Subscribe to
Opera Today

Receive articles and news via RSS feeds or email subscription.


facebook-icon.png


twitter_logo[1].gif



Plumbago_9780993198359_1.png

9780521746472.png

0810888688.gif

0810882728.gif

Recently in Reviews

Chelsea Opera Group perform Verdi's first comic opera: Un giorno di regno

Until Verdi turned his attention to Shakespeare’s Fat Knight in 1893, Il giorno di regno (A King for a Day), first performed at La Scala in 1840, was the composer’s only comic opera.

Liszt: O lieb! – Lieder and Mélodie

O Lieb! presents the lieder of Franz Liszt with a distinctive spark from Cyrille Dubois and Tristan Raës, from Aparté. Though young, Dubois is very highly regarded. His voice has a luminous natural elegance, ideal for the Mélodie and French operatic repertoire he does so well. With these settings by Franz Liszt, Dubois brings out the refinement and sophistication of Liszt’s approach to song.

A humourless hike to Hades: Offenbach's Orpheus in the Underworld at ENO

Q. “Is there an art form you don't relate to?” A. “Opera. It's a dreadful sound - it just doesn't sound like the human voice.”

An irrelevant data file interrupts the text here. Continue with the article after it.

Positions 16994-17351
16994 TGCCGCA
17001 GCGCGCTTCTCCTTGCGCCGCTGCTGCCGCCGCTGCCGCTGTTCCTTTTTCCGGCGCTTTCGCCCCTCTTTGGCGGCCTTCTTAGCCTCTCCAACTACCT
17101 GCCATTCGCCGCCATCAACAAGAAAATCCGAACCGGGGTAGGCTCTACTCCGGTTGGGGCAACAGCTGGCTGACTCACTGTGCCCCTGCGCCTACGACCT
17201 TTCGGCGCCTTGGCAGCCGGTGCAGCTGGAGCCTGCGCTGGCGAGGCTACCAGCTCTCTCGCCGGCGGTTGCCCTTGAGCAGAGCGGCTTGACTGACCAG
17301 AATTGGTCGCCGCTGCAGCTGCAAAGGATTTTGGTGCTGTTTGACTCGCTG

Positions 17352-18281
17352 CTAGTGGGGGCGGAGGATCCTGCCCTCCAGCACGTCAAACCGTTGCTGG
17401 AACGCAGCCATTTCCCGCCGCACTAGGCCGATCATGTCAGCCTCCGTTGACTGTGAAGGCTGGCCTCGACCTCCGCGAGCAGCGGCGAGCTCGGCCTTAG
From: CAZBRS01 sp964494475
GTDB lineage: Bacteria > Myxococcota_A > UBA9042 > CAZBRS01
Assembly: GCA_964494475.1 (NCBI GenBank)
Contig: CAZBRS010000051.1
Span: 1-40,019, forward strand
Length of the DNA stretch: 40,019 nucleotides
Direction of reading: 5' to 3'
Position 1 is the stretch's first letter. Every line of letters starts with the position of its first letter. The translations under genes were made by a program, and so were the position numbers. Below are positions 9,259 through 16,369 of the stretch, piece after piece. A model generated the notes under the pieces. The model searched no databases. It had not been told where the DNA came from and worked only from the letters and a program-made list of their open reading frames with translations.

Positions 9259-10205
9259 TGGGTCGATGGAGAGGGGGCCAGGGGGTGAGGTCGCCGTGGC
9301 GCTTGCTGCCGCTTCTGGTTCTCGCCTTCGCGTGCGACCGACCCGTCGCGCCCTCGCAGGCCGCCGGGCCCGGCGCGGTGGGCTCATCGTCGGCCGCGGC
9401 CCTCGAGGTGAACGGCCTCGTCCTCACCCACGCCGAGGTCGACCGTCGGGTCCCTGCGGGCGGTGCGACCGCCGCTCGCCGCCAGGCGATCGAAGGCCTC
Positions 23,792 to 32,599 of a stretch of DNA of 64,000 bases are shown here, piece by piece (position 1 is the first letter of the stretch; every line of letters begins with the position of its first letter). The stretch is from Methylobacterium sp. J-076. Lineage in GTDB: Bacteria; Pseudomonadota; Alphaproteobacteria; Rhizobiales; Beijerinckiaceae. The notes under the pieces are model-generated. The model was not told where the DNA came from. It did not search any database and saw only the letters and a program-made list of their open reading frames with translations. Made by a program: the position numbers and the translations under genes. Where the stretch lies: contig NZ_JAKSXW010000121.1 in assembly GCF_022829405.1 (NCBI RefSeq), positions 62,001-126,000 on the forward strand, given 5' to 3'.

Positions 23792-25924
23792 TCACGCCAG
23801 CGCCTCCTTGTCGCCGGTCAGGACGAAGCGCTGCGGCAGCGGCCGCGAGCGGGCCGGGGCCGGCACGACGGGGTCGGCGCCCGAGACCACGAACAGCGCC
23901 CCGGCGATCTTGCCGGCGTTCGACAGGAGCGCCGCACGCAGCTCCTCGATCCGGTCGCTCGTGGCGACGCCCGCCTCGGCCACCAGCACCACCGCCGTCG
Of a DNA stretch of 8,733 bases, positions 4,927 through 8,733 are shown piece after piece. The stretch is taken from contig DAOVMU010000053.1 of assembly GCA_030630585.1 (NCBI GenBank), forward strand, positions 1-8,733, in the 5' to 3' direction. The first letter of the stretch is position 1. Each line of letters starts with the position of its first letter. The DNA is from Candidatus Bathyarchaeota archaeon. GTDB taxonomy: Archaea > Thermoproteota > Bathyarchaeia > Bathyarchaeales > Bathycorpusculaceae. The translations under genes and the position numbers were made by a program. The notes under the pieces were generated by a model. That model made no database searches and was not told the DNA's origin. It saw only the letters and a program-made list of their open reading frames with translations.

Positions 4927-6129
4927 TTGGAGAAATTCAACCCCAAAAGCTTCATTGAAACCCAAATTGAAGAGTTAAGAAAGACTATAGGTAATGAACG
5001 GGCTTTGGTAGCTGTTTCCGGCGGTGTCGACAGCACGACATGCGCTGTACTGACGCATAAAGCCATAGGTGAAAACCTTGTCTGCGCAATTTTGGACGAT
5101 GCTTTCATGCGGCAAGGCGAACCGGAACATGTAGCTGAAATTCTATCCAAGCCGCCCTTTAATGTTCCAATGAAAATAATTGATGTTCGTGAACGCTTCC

Welsh National Opera revive glorious Cunning Little Vixen

First unveiled in 1980, this celebrated WNO production shows no sign of running out of steam. Thanks to director David Pountney and revival director Elaine Tyler-Hall, this Vixen has become a classic, its wide appeal owing much to the late Maria Bjørnson’s colourful costumes and picture book designs (superbly lit by Nick Chelton) which still gladden the eye after nearly forty years with their cinematic detail and pre-echoes of Teletubbies.

Rossini’s Il barbiere di Siviglia at Lyric Opera of Chicago

With a charmingly detailed revival of Gioachino Rossini’s Il barbiere di Siviglia Lyric Opera of Chicago has opened its 2019-2020 season. The company has assembled a cast clearly well-schooled in the craft of stage movement, the action tumbling with lively motion throughout individual solo numbers and ensembles.